Susan I. Gatti
A bold, imaginative work, The Star Rover demonstrates Jack London’s inventive approach to the social-protest genre. London mixes in the typical problem-novel ingredients: gritty, realistic details; sympathetic, downtrodden victims; greedy capitalist villains and their muscle-headed henchmen; brisk, often violent, action; outraged invective; individual and collective resistance; and radical action for precipitating change. But, in the process of exposing conditions within American prisons, London deviates sharply and creatively in The Star Rover—not only from the conventions of protest writing but also from the type of writing that normally assured him of good sales and positive reviews.
This article examines George Gascoigne's prose writing. Gascoigne's modern reputation rests principally upon four works: the prose fiction A Discourse of the Adventures passed by Master F.J., one of the earliest important texts in the history of the novel in English; his prose play Supposes, a source for Shakespeare's The Taming of the Shrew; his frequently anthologised poem, ‘Gascoignes wodmanship’; and ‘Certayne Notes of Instruction concerning the making of verse or ryme in English’, the earliest essay on English composition. Three of these have significant prose elements: Master F.J. is partly prose and partly verse; Supposes is a prose comedy; and ‘Certayne Notes of Instruction’ is a prose essay on the art of versification. The sheer range of Gascoigne's prose work is extraordinary, but his longest prose works are all translations.
This article examines the features of African American naturalism. As a literary approach, naturalism attempts to represent and explore the themes, questions, and tensions associated with the explosive growth of science and social science in the late nineteenth century, as well as the limits and consequences of formal and philosophical determinism, and few writers or readers had more at stake regarding these issues than did African Americans. If naturalist fiction often chronicles the limitations and restrictions imposed on individual freedom, there can be no stronger example of the denial of free will than that imposed by the system of chattel slavery in the United States and the concurrent linkage of a slave's ontological status with legal subservience and inferiority. Beginning in the 1890s, the most prominent and influential African American intellectuals and artists, including W. E. B. Du Bois, Charles Chesnutt, Pauline Hopkins, Paul Laurence Dunbar, Sutton Griggs, and James Weldon Johnson, participated in the creation of seminal naturalist texts that responded to immanent social and political conditions and that together offer a more diverse and inclusive portrait of naturalism itself.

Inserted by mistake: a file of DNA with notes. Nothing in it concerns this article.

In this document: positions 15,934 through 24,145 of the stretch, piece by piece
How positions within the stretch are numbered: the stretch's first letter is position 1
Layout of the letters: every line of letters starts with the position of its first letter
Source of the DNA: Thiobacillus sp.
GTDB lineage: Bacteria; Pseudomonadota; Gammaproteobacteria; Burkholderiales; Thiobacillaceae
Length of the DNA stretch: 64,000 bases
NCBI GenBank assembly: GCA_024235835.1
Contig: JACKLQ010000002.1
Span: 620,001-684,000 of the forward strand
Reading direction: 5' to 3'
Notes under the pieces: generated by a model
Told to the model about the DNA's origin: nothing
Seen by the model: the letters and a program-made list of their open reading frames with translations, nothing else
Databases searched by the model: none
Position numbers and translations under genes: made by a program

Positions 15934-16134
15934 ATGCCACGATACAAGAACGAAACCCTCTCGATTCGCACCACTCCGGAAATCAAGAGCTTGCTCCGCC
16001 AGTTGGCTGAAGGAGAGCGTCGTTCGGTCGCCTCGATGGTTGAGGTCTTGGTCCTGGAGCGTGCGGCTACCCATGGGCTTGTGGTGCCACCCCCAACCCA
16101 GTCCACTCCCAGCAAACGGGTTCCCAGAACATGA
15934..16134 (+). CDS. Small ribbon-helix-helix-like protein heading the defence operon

This chapter examines the development of the novel in Algeria within the context of the country’s history. Much Algerian literature functions as a means of political expression. The social status of women has been an important theme, addressed either as a critique of patriarchy or through the notion of women’s voice. Since the early 1990s, literary publishing has increased in scope and diversity; while the different trajectories of the French and Arabic novel have come closer together, the range of political perspectives reflected in the novels has widened. This chapter provides an overview of Arabic literature and the French-language novel published in Algeria up to 1962 before turning to a discussion of the period 1962–1992. It then considers the novel since 1993, including the work of authors in exile who have established and gained international recognition for the Algerian Arabic novel.
This article examines sixteenth- and early seventeenth-century dialogue. It considers why so many writers chose to convey opinions or explore ideas in works laid out as conversations. The pervasiveness of the form is apparent in the sheer gamut of topics discussed ‘dialogue-wise’: subjects range from worshipping saints to the proper behaviour of women; from music to the art of warfare. Dialogue comes in many guises: descriptors on printed title-pages range from the neutral ‘colloquy’ or ‘discourse’ to the more formal ‘debate’ and ‘dispute’. In choosing to convey their ideas and opinions in a dialogue, early modern writers selected a form that had ideological resonances; it was a form which gestured towards the debate and verbal interaction that they believed should lie at the heart of successful governance and a healthy society — for many dialogues, the very solution lies in talking.